Kennedy and Conspiracy

by Julian Schmidli

Tomorrow John F. Kennedy will be dead for 50 years. Don’t get me wrong, but I am no fan of anniversaries. They often celebrate a part of the past in a glorifying tone that makes me feel uncomfortable. The past is reduced to a few well-narrated lines whilst the presence stays hard to grasp, complex and multi-layered. I prefer the presence for that matter.

Whenever one of those big anniversaries come up, I am astonished by the amount of misinformation and conspiracy-theories floating around. People seem to accept any kind of theory, as if there was no common agreement about the construction of history and truth. As if everything was debatable, just an opinion, a way to see the world. I see educated people sharing links to dubious sites and self-proclaimed documentaries, reacting to criticism with teflonlike ignorance. There seems to be a growing uncertainty regarding the trustworthiness of information. But instead of being sceptic about everything, people tend to believe the information they want to believe. This concerns me.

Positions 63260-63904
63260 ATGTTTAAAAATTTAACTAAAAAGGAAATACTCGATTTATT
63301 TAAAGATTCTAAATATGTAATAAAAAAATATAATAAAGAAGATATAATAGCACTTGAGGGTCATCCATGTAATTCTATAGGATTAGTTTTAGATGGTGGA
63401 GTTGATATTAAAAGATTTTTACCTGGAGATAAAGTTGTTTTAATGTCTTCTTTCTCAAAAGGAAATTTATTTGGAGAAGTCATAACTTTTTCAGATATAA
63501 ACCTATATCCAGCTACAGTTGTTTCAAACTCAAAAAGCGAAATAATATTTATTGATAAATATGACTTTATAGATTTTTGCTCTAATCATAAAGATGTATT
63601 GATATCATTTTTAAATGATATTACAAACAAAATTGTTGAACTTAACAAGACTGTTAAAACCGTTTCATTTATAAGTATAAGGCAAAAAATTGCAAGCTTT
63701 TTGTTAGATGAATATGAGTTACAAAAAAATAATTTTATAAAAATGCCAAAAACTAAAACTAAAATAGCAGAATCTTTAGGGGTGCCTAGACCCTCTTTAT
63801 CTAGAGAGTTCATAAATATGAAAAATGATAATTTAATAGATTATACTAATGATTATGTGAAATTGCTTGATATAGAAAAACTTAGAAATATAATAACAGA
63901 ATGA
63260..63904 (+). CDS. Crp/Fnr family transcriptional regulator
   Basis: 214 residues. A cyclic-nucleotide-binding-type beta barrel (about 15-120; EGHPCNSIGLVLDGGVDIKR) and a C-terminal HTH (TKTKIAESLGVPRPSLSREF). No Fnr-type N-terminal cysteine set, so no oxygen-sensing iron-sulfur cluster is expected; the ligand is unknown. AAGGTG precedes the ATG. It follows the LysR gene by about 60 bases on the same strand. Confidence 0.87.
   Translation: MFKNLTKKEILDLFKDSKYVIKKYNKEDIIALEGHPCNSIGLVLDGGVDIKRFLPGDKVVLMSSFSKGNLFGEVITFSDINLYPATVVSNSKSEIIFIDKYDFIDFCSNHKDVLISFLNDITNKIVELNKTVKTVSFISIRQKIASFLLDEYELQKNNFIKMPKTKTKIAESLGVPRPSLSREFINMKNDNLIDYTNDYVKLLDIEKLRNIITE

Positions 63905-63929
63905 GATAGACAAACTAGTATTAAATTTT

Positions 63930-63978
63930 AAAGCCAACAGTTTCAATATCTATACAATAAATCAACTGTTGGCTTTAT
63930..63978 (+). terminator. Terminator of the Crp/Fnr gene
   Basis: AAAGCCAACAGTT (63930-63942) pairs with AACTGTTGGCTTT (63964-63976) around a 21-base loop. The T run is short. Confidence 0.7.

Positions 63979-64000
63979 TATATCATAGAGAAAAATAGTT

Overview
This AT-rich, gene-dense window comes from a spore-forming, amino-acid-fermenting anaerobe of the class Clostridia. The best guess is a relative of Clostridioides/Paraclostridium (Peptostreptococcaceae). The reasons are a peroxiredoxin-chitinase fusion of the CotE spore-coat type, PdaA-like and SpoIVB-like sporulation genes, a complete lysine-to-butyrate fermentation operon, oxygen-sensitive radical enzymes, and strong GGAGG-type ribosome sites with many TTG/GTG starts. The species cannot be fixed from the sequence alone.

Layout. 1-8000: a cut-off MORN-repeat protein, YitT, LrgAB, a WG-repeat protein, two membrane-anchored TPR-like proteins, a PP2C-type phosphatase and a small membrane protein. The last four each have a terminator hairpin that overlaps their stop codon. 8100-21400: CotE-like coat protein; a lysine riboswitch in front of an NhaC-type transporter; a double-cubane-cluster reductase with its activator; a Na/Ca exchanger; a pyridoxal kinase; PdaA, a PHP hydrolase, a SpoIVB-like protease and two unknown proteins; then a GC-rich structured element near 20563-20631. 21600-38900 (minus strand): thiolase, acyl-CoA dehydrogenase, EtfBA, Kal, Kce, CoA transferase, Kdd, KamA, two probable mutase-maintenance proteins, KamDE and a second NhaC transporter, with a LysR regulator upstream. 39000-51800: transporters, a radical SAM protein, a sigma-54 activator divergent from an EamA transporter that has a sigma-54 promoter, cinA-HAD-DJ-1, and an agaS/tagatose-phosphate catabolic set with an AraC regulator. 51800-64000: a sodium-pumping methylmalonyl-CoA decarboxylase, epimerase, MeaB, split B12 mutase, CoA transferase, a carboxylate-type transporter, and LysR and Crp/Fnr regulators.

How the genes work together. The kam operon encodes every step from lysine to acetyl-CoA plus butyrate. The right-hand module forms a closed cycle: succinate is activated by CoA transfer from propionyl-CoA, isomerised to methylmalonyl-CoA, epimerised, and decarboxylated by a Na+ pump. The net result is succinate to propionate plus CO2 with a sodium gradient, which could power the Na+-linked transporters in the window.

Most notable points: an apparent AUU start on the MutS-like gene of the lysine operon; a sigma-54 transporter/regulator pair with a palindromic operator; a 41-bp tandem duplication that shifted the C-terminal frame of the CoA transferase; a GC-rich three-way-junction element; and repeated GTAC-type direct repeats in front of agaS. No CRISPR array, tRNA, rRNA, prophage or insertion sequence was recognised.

I encourage skepticism but not blind-sighted proliferation of bullshit.

If we cannot agree on at least the possibility of the existence of an objective reality, there is no point in arguing. If we don’t find common ground for our discussions anymore, bullshit and madness will be the only survivors on the battlefield.

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